Stewart returns after involvement in fatal crash
Tony Stewart climbs into his car prior to practice for the NASCAR Sprint Cup Series Oral-B USA 500 at Atlanta Motor Speedway on August 29, 2014 in Hampton, Georgia - by Jamie Squire
"This has been one of the toughest tragedies I have ever had to deal with," Stewart said. "This is a tragedy that will affect my life forever.
"This is a sadness and a pain I hope no one has to experience in their life."
The 43-year-old US racer and team co-owner, a star in the closed-cockpit series that ranks as America's most popular form of auto racing, can qualify for the season-ending Chase for the Championship in the National Association for Stock Car Auto Racing (NASCAR) if he wins this weekend or next.
Stewart skipped races at Watkins Glen, Michigan and Bristol after his role in the fatal accident that killed fellow racer Kevin Ward Jnr in a lower-level dirt track event at Canandaigua Motorsports Park oval on August 9 -- an incident still under investigation by police.
"I've taken the time out of respect for Kevin Ward's family... and also to deal with the accident in my own way," Stewart said. "It has given me time to think about life and how we take it for granted.
"Getting back in the car this weekend with my racing family will help me get through this difficult time."
Skipping even one race would prevent drivers from being eligible for the championship under NASCAR rules, but series president Mike Helton said Friday a waiver to that regulation has been granted given the situation.
"This has been a very unique set of circumstances around Tony," Helton said. "After evaluating the circumstances, we've come to the conclusion Tony would be eligible for the Chase if he were to earn a spot in it."
Stewart -- NASCAR's 2002, 2005 and 2011 season champion -- returns at the 1.54-mile Atlanta Motor Speedway oval. He has not raced since August 3 at the Pocono Raceway tri-oval.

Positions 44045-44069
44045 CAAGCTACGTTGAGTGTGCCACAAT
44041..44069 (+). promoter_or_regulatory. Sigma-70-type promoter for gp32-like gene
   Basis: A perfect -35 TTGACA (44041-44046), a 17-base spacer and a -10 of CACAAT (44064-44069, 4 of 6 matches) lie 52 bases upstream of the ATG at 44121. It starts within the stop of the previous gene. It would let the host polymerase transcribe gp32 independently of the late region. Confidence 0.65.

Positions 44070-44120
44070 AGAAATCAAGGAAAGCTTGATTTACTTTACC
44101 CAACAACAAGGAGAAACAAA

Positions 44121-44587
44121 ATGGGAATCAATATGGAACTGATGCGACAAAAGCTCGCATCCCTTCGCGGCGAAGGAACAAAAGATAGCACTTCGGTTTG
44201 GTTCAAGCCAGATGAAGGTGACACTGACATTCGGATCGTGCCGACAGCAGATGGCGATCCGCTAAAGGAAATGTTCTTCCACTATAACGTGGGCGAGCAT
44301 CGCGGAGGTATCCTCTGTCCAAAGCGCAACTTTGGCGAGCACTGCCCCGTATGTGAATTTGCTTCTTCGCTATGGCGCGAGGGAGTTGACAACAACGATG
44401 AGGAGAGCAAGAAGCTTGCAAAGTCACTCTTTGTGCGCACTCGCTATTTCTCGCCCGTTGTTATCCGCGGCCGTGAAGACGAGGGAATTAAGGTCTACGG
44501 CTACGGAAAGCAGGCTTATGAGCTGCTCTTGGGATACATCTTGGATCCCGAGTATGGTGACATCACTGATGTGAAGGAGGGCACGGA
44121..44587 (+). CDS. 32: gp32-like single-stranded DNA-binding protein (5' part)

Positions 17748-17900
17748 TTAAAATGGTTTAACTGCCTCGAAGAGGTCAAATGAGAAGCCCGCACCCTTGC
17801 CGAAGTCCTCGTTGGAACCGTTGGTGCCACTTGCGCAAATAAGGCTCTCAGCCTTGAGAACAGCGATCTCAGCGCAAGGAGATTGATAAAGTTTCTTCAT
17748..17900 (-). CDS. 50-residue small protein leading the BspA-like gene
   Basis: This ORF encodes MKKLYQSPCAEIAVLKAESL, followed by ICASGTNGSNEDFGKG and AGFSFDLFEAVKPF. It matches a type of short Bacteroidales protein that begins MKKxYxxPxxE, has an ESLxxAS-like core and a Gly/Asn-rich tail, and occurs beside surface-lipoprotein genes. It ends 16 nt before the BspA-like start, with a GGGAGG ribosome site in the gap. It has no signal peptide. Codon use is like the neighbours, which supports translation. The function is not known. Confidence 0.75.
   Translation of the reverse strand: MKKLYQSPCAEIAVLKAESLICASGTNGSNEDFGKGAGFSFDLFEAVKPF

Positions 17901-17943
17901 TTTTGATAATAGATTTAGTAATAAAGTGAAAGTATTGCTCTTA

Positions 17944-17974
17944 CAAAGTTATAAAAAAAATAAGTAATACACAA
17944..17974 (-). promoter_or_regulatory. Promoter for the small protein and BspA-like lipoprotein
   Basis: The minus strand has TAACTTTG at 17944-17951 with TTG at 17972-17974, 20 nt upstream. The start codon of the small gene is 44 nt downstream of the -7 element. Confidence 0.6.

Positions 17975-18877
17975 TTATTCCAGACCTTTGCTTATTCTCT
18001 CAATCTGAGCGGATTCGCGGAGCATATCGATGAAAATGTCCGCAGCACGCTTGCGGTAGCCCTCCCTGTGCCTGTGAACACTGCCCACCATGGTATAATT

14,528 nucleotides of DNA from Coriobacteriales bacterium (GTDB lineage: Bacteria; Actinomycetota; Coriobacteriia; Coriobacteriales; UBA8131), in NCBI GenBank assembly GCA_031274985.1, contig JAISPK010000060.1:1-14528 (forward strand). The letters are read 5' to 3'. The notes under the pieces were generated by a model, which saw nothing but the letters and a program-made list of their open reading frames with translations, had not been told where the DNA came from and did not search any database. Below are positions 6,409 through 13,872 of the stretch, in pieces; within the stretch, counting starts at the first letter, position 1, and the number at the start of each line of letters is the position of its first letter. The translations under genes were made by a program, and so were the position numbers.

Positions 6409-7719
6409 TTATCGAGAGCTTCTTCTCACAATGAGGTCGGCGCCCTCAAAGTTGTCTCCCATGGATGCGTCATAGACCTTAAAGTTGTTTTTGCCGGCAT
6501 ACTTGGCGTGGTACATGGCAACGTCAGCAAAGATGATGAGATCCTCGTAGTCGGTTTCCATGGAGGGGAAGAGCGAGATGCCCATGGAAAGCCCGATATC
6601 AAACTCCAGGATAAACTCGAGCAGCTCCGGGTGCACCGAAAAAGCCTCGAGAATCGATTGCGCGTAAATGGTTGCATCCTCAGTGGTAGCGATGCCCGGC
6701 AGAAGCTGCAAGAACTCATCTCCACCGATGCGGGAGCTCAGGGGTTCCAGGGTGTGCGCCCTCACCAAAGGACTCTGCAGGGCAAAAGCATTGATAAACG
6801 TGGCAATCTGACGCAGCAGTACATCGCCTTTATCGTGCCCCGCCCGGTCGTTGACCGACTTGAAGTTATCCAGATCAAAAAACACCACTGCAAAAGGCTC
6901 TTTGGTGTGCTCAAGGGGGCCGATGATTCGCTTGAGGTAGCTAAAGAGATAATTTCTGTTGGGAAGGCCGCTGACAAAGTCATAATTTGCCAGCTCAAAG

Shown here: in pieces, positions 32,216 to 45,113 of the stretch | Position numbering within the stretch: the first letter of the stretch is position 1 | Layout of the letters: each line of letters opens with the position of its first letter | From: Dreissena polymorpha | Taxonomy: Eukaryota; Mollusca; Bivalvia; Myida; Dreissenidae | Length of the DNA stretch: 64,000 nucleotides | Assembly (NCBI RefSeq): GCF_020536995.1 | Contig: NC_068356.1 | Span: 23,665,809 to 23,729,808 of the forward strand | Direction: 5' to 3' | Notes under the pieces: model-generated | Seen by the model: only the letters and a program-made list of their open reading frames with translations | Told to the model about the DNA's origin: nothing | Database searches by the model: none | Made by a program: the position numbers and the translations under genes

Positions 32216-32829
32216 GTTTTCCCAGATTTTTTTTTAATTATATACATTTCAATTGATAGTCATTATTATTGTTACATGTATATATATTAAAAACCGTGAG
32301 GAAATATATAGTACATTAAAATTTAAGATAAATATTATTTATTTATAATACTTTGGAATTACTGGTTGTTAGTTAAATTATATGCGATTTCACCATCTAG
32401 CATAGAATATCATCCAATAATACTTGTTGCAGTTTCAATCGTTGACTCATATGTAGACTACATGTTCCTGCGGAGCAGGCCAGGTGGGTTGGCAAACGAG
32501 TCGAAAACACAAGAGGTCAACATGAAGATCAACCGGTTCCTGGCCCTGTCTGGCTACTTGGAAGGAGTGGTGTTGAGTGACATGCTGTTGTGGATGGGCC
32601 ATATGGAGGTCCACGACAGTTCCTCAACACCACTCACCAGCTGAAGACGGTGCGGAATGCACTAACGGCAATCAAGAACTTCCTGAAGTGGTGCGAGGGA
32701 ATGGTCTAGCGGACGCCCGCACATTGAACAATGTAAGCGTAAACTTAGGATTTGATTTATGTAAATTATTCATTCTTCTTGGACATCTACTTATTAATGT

Stewart read a prepared statement and departed without taking questions from reporters, saying it was because of the ongoing police investigation into the incident but adding, "Emotionally I'm not sure I can answer them at this time anyway."
Police in New York state said Friday it will be at least another two weeks before the investigation is concluded.
In the incident, the cars of Stewart and Ward made contact battling for position with Ward's vehicle spinning out and hitting the wall. A caution flag slowed the cars as they continued around the oval.
Ward exited his car and walked down the track to yell and wave his finger at Stewart. The right rear of Stewart's car struck Ward and briefly dragged him along the track.
Helton said NASCAR relied on "third-party experts" to judge that Stewart was ready to race again, but refused to say they made evaluations of grief-stricken Stewart's mental state.
"When it comes to the assurances a NASCAR member is ready to return, we are going to rely on outside experts," Helton said.
"Driver's healing processes are unique but they are race car drivers and getting back in the car is something they work to do as quick as possible."